Comment edited by AnjoMan on 2015-02-02 15:34:57

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By LOL@LOL (anonymous) | Posted February 02, 2015 at 15:39:37 in reply to Comment 108691

You're debating a psychopath who drives. Pedestrians don't MATTER to him.

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By LOL_all_over_again (registered) | Posted February 09, 2015 at 22:49:55 in reply to Comment 108692

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By LOL@LOL (anonymous) | Posted February 02, 2015 at 13:35:41 in reply to Comment 108677

It takes a special kind of psychopath to admit that transit is inadequate and then say more money should be spent on roads instead because transit is someone else's problem.

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By Anon (anonymous) | Posted February 02, 2015 at 13:11:46 in reply to Comment 108677

Do you support user fees or congestion charges as a means to support spending on roads?

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By Pxtl (registered) - website | Posted February 02, 2015 at 13:09:38 in reply to Comment 108677

We need less roads. That's how you reduce the amount of money spent on roads. Fewer roads, and more people using alternatives to cars that don't require so much road.

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By LOL_all_over_again (registered) | Posted February 03, 2015 at 08:08:10 in reply to Comment 108678

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By sadattack (anonymous) | Posted February 03, 2015 at 19:16:51 in reply to Comment 108703

Do you have a patent on "not getting it"?

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By LOL_all_over_again (registered) | Posted February 10, 2015 at 18:09:17 in reply to Comment 108713

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By Pxtl (registered) - website | Posted February 10, 2015 at 18:27:32 in reply to Comment 108980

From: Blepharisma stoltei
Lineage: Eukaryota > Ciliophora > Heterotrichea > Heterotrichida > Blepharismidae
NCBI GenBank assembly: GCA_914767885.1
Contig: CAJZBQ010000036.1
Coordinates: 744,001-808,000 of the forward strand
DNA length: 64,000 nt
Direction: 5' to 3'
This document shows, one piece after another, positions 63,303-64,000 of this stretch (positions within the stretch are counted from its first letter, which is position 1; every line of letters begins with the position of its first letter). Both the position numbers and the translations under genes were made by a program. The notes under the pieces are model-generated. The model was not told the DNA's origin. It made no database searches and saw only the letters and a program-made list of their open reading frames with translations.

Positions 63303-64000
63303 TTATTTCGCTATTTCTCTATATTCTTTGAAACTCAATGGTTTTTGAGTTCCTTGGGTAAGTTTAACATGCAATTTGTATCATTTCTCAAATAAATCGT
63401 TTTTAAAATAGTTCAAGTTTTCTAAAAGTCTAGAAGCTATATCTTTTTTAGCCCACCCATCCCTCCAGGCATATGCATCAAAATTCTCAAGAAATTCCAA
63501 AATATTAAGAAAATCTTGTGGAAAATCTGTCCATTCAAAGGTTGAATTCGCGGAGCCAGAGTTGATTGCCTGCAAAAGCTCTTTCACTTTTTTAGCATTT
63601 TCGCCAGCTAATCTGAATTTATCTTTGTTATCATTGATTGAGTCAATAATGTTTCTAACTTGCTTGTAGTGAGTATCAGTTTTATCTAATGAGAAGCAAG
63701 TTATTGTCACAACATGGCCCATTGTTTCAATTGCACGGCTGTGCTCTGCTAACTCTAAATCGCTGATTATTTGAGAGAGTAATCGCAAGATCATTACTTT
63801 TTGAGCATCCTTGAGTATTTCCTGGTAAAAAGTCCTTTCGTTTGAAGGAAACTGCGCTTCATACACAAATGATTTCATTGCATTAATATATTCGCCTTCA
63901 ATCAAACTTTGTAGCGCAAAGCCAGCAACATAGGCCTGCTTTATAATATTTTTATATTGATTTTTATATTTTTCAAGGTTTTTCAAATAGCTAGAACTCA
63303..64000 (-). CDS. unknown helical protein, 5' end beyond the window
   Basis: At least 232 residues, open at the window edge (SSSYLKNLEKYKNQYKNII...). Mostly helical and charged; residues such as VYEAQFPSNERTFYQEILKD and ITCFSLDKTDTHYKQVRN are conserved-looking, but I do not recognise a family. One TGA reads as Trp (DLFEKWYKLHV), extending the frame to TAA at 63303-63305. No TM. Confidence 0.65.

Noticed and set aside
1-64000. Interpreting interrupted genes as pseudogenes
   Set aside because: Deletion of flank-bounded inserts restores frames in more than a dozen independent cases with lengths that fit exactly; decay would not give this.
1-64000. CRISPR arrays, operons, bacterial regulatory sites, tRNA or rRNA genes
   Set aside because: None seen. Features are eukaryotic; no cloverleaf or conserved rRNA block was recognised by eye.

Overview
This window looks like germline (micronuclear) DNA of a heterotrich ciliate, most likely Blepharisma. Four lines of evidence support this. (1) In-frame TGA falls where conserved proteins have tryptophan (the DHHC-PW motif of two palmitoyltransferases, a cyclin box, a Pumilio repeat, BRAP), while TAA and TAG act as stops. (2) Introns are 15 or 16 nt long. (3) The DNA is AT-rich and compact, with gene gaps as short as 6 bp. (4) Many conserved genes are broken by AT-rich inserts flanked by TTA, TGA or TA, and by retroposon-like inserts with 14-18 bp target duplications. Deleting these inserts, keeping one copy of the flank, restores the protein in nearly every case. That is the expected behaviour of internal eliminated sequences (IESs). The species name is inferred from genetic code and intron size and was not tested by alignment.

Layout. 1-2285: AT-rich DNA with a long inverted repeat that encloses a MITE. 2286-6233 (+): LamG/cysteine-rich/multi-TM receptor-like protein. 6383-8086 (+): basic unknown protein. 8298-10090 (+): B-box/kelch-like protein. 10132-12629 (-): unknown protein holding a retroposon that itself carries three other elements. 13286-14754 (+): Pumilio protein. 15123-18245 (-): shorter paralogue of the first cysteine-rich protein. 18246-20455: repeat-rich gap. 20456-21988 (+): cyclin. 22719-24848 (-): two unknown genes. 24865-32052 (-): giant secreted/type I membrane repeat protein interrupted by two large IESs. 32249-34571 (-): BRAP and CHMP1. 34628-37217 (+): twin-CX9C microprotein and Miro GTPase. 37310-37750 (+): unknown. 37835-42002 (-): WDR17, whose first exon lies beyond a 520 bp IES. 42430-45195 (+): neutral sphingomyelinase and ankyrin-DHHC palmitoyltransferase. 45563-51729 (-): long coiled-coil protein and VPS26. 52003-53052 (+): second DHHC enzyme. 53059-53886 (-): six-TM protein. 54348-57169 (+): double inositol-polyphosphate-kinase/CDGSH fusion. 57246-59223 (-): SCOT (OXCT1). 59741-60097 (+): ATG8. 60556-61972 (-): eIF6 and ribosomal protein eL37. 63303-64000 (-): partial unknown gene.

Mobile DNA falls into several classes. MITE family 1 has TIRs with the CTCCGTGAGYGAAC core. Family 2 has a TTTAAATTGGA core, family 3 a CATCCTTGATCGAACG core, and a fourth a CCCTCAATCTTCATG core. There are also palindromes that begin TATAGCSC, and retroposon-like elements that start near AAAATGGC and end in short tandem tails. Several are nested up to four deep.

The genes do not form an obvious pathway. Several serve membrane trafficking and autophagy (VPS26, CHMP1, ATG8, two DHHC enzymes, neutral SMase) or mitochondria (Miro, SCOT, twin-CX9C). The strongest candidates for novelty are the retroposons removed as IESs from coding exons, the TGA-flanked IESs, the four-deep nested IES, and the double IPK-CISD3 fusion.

So what's your brilliant alternative? What do you want to do about global warming? How do you want to get people out of their cars? How do you want to cut down on the thousands upon thousands of people who are killed by traffic? How do you want to make Hamilton a real, enticing city instead of just being a post-industrial hole?

Downtown Hamilton can't function as suburban sprawl. It just doesn't work that way. Its current existence is a square peg in a round hole, and that's unsafe, unpleasant, and ultimately unsuccessful.

So the alternative is to let Hamilton be what it was built to be - a high-density city, which in turn needs high-density transit.

So what do you plan to tell your grandkids when they ask why we didn't do anything about global warming when we had the chance?

Just "well, getting out of my car would be so inconvenient".

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By kevlahan (registered) | Posted February 03, 2015 at 13:19:12 in reply to Comment 108703

Since we are a capitalist, market-driven society, why don't we shift the entire cost of the roads to the users?

Price roads to recover the total cost, including policing and emergency services.

EVERYONE would pay (transit, goods movement, emergency vehicles) so everyone would be charged a fair amount, regardless of whether you drive your own car or not. The prices of goods and services would reflect the cost of transport.

Prices would be according to gross vehicle weight (to account for wear and tear on the roads and space taken), road location and time of day to optimize the use of scarce road resources using price signals and market forces.